Although Jewell said he never filed a complaint with the state Judicial Investigation Commission about Thornsbury, he did file motions on several occasions challenging some of the former judge's rulings.
"Those were always met with resistance," he said.
McCune also didn't file a complaint with the commission that investigates complaints about judges in the state.
"When we thought that inappropriate procedures were followed, we filed the appropriate legal documents," she said.
McCune grew up in Belle and attended Antioch School of Law in Washington, D.C. She came to Mingo County as a social worker to help during the devastating flood of 1977.
"I fell in love with the county and the people," she said.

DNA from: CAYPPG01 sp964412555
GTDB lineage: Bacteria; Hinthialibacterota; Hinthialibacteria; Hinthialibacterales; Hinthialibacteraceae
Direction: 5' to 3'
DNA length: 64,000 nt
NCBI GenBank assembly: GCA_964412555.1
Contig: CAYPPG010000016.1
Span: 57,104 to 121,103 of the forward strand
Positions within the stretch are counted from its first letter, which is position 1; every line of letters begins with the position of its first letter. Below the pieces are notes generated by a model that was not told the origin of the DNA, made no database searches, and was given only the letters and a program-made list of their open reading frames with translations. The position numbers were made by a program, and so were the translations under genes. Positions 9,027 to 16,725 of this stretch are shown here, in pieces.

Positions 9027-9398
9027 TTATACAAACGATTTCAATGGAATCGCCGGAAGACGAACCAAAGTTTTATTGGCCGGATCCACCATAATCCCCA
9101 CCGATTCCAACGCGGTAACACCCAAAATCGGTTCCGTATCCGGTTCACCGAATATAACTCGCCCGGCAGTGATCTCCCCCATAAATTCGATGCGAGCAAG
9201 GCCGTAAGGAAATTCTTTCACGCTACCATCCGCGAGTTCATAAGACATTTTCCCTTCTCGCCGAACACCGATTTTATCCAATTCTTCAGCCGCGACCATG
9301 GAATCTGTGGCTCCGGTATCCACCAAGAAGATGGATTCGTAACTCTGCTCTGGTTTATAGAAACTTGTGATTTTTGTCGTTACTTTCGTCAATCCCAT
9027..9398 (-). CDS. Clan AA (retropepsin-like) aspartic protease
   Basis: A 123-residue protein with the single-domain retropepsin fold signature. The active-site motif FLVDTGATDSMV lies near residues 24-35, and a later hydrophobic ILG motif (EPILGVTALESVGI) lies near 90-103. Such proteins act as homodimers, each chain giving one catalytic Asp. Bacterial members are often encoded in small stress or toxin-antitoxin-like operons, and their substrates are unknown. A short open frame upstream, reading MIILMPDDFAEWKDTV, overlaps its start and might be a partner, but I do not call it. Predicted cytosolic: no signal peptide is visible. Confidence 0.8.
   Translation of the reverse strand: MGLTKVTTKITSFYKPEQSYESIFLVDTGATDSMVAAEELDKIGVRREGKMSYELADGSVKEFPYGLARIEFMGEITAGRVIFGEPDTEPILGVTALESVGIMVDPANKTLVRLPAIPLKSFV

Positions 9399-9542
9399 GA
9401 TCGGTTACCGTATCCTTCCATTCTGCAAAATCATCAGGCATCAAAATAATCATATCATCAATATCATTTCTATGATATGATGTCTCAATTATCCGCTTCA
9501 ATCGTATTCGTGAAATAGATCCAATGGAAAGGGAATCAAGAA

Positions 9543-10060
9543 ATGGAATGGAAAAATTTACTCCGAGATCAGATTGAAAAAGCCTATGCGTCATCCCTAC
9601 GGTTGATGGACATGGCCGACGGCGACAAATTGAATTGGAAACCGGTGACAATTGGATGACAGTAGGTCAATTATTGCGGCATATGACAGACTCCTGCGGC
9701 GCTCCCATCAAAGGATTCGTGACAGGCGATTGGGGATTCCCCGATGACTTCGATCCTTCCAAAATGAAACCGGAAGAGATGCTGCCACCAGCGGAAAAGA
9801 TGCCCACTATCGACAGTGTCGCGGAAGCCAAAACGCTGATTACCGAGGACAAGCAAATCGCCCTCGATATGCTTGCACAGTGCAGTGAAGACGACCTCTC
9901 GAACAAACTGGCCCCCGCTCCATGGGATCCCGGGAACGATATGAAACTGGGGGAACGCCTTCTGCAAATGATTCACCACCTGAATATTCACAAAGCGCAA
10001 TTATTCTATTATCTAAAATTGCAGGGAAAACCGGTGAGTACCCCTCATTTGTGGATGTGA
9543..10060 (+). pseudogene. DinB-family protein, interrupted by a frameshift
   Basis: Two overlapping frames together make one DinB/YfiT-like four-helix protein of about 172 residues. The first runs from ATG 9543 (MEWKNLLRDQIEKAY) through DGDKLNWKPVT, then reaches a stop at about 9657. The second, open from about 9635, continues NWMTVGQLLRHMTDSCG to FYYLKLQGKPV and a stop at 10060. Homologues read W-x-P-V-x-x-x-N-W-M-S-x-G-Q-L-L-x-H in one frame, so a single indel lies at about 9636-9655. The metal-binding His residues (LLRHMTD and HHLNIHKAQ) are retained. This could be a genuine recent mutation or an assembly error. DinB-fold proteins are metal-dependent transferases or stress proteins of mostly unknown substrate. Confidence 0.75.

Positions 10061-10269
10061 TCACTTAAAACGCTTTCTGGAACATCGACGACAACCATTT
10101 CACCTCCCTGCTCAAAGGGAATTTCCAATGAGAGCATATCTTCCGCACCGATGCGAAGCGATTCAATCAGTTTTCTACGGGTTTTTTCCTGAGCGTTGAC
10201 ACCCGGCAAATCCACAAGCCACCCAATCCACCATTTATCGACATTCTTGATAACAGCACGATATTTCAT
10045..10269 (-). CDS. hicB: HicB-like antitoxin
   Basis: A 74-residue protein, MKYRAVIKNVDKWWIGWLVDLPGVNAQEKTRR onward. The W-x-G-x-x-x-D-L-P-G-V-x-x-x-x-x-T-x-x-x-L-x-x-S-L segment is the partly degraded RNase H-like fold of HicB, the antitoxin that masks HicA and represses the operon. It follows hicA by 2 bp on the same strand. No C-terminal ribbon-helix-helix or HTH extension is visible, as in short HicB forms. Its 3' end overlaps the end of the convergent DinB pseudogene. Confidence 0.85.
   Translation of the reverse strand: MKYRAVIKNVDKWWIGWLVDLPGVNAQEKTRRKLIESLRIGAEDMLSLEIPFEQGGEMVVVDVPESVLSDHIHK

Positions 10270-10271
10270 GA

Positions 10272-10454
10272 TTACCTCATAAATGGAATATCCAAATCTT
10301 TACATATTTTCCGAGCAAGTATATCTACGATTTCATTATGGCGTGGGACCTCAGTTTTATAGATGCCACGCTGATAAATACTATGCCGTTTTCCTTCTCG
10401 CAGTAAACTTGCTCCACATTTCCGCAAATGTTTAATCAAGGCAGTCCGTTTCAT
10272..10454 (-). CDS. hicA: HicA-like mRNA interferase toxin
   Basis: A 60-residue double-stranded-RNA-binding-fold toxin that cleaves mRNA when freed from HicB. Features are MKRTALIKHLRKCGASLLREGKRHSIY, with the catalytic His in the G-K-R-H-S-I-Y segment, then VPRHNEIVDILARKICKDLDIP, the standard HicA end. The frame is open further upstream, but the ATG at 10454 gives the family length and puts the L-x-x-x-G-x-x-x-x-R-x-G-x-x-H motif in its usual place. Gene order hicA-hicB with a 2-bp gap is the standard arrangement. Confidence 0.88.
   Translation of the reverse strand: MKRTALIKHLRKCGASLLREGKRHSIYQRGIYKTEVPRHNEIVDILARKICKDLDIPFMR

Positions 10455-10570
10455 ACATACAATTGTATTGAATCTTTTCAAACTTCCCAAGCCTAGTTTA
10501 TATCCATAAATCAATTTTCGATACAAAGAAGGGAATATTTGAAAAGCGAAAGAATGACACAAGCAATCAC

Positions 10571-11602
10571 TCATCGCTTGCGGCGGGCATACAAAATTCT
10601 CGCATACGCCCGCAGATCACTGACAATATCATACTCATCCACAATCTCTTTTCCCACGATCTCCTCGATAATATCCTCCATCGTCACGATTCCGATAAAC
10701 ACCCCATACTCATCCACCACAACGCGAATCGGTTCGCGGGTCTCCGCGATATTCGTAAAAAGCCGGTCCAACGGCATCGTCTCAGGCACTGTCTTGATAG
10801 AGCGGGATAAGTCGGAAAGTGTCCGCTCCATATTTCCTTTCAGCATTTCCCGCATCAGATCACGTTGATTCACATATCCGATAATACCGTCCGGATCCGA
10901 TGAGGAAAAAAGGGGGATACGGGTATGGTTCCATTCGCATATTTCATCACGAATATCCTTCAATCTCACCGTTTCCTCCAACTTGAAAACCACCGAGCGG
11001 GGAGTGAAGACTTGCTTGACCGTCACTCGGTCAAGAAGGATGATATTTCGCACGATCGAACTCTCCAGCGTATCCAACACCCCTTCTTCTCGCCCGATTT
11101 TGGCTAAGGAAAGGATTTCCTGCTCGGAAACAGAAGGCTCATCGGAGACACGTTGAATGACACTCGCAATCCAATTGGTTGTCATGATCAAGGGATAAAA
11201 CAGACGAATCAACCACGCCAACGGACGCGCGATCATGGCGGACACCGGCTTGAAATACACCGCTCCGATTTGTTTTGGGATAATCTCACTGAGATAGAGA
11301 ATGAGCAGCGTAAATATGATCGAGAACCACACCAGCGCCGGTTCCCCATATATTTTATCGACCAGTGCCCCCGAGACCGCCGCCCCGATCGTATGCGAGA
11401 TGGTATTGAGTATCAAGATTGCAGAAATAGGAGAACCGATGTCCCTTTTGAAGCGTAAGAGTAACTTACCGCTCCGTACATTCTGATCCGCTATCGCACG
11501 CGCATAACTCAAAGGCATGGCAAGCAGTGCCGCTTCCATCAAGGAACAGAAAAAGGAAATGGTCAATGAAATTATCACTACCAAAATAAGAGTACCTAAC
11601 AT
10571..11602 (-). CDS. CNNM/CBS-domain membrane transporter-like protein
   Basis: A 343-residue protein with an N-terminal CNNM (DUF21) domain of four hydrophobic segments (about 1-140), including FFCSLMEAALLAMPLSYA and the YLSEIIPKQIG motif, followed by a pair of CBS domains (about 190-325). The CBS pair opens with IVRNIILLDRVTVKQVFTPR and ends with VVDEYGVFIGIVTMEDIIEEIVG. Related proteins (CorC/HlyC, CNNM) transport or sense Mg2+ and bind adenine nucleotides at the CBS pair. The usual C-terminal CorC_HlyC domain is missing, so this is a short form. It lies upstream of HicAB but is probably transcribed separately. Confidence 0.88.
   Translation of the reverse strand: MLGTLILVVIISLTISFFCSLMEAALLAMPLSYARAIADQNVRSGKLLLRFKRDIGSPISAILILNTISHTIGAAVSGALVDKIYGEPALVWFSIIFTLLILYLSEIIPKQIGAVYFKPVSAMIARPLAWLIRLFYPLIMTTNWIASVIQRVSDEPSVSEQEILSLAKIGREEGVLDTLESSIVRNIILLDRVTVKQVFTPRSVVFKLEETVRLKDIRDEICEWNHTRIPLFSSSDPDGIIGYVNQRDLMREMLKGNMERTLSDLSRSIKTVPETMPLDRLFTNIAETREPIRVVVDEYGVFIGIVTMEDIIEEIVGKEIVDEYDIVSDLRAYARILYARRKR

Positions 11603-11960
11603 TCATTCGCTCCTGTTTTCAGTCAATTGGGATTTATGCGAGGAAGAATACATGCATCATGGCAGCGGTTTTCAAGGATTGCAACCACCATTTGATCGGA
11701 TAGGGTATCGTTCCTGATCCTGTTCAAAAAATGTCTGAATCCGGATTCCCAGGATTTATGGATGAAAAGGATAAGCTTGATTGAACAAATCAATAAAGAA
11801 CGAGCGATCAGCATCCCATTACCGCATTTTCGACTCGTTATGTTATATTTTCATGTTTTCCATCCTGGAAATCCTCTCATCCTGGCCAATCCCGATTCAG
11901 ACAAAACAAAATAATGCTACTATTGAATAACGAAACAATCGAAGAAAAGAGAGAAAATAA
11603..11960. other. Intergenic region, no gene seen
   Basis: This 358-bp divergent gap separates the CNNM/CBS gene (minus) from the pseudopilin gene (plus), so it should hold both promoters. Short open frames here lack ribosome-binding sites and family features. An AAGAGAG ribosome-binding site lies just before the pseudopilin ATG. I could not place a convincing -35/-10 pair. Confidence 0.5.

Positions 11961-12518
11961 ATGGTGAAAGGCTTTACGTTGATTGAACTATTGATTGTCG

McCune didn't want to speak about the federal investigation but said she'd like to give Mingo residents what they deserve: trust in their officials.
"I don't have any comment about the investigation, especially since it's ongoing. I'm only willing to say that I'm honored to be recommended by the commission. There were a lot of good applicants, so it makes it much more of an honor to be chosen out of so many good applicants, and I look forward to what the future holds for Mingo County," she said. "I love the law and I love this county, and I'd like to see trust restored."
The commission could have recommended up to five applicants to the governor. Four others had applied for the position: Robert H. Carlton, Steven Johnston Knopp, Glen R. Rutledge II and Mingo Family Court Judge Miki Thompson.
Reach Kate White at kate.wh...@wvgazette.com or 304-348-1723.